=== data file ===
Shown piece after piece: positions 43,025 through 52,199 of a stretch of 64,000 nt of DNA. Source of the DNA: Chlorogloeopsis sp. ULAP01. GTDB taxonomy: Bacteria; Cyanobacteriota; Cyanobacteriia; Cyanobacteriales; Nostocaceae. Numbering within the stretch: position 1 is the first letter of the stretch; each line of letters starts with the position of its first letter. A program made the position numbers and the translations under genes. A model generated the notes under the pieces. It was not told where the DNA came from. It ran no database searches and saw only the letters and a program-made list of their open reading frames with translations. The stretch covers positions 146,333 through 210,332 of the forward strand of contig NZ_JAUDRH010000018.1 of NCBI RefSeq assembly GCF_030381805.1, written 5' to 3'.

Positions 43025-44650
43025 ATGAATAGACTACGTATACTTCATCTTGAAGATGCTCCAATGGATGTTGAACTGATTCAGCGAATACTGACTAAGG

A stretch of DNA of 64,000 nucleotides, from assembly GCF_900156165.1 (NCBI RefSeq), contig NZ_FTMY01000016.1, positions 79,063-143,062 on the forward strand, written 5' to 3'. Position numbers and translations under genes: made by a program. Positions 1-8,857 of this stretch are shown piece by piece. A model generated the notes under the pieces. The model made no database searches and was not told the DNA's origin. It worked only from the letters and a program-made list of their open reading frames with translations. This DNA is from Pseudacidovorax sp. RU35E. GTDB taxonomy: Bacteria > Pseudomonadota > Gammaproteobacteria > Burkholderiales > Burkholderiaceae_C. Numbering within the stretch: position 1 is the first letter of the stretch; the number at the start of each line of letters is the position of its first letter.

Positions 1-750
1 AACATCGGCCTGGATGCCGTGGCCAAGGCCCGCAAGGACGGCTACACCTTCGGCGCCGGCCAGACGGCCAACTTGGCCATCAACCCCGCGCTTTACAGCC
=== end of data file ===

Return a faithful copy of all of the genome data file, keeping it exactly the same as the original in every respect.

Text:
Shown piece after piece: positions 43,025 through 52,199 of a stretch of 64,000 nt of DNA. Source of the DNA: Chlorogloeopsis sp. ULAP01. GTDB taxonomy: Bacteria; Cyanobacteriota; Cyanobacteriia; Cyanobacteriales; Nostocaceae. Numbering within the stretch: position 1 is the first letter of the stretch; each line of letters starts with the position of its first letter. A program made the position numbers and the translations under genes. A model generated the notes under the pieces. It was not told where the DNA came from. It ran no database searches and saw only the letters and a program-made list of their open reading frames with translations. The stretch covers positions 146,333 through 210,332 of the forward strand of contig NZ_JAUDRH010000018.1 of NCBI RefSeq assembly GCF_030381805.1, written 5' to 3'.

Positions 43025-44650
43025 ATGAATAGACTACGTATACTTCATCTTGAAGATGCTCCAATGGATGTTGAACTGATTCAGCGAATACTGACTAAGG

A stretch of DNA of 64,000 nucleotides, from assembly GCF_900156165.1 (NCBI RefSeq), contig NZ_FTMY01000016.1, positions 79,063-143,062 on the forward strand, written 5' to 3'. Position numbers and translations under genes: made by a program. Positions 1-8,857 of this stretch are shown piece by piece. A model generated the notes under the pieces. The model made no database searches and was not told the DNA's origin. It worked only from the letters and a program-made list of their open reading frames with translations. This DNA is from Pseudacidovorax sp. RU35E. GTDB taxonomy: Bacteria > Pseudomonadota > Gammaproteobacteria > Burkholderiales > Burkholderiaceae_C. Numbering within the stretch: position 1 is the first letter of the stretch; the number at the start of each line of letters is the position of its first letter.

Positions 1-750
1 AACATCGGCCTGGATGCCGTGGCCAAGGCCCGCAAGGACGGCTACACCTTCGGCGCCGGCCAGACGGCCAACTTGGCCATCAACCCCGCGCTTTACAGCC